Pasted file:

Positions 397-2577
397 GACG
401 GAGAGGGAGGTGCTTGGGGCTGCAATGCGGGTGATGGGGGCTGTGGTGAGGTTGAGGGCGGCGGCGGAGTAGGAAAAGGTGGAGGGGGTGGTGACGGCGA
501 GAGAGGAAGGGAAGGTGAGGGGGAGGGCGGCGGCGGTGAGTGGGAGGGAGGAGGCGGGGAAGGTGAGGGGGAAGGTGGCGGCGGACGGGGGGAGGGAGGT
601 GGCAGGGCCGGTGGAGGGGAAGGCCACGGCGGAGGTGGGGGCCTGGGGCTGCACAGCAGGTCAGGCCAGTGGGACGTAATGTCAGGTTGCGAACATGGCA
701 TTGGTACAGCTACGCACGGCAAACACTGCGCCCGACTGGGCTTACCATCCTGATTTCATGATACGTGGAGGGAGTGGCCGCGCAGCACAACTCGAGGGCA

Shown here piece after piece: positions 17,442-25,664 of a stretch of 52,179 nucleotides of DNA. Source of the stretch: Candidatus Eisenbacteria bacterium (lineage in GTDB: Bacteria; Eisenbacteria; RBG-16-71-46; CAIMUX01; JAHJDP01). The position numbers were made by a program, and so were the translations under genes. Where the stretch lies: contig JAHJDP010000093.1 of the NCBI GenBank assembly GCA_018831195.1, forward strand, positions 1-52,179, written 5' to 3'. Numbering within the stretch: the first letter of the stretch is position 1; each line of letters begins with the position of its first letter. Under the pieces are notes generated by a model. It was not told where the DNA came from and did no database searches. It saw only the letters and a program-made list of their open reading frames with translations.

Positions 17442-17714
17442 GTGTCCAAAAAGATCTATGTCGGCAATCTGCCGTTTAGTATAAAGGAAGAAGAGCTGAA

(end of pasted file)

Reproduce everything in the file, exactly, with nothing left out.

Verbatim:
Positions 397-2577
397 GACG
401 GAGAGGGAGGTGCTTGGGGCTGCAATGCGGGTGATGGGGGCTGTGGTGAGGTTGAGGGCGGCGGCGGAGTAGGAAAAGGTGGAGGGGGTGGTGACGGCGA
501 GAGAGGAAGGGAAGGTGAGGGGGAGGGCGGCGGCGGTGAGTGGGAGGGAGGAGGCGGGGAAGGTGAGGGGGAAGGTGGCGGCGGACGGGGGGAGGGAGGT
601 GGCAGGGCCGGTGGAGGGGAAGGCCACGGCGGAGGTGGGGGCCTGGGGCTGCACAGCAGGTCAGGCCAGTGGGACGTAATGTCAGGTTGCGAACATGGCA
701 TTGGTACAGCTACGCACGGCAAACACTGCGCCCGACTGGGCTTACCATCCTGATTTCATGATACGTGGAGGGAGTGGCCGCGCAGCACAACTCGAGGGCA

Shown here piece after piece: positions 17,442-25,664 of a stretch of 52,179 nucleotides of DNA. Source of the stretch: Candidatus Eisenbacteria bacterium (lineage in GTDB: Bacteria; Eisenbacteria; RBG-16-71-46; CAIMUX01; JAHJDP01). The position numbers were made by a program, and so were the translations under genes. Where the stretch lies: contig JAHJDP010000093.1 of the NCBI GenBank assembly GCA_018831195.1, forward strand, positions 1-52,179, written 5' to 3'. Numbering within the stretch: the first letter of the stretch is position 1; each line of letters begins with the position of its first letter. Under the pieces are notes generated by a model. It was not told where the DNA came from and did no database searches. It saw only the letters and a program-made list of their open reading frames with translations.

Positions 17442-17714
17442 GTGTCCAAAAAGATCTATGTCGGCAATCTGCCGTTTAGTATAAAGGAAGAAGAGCTGAA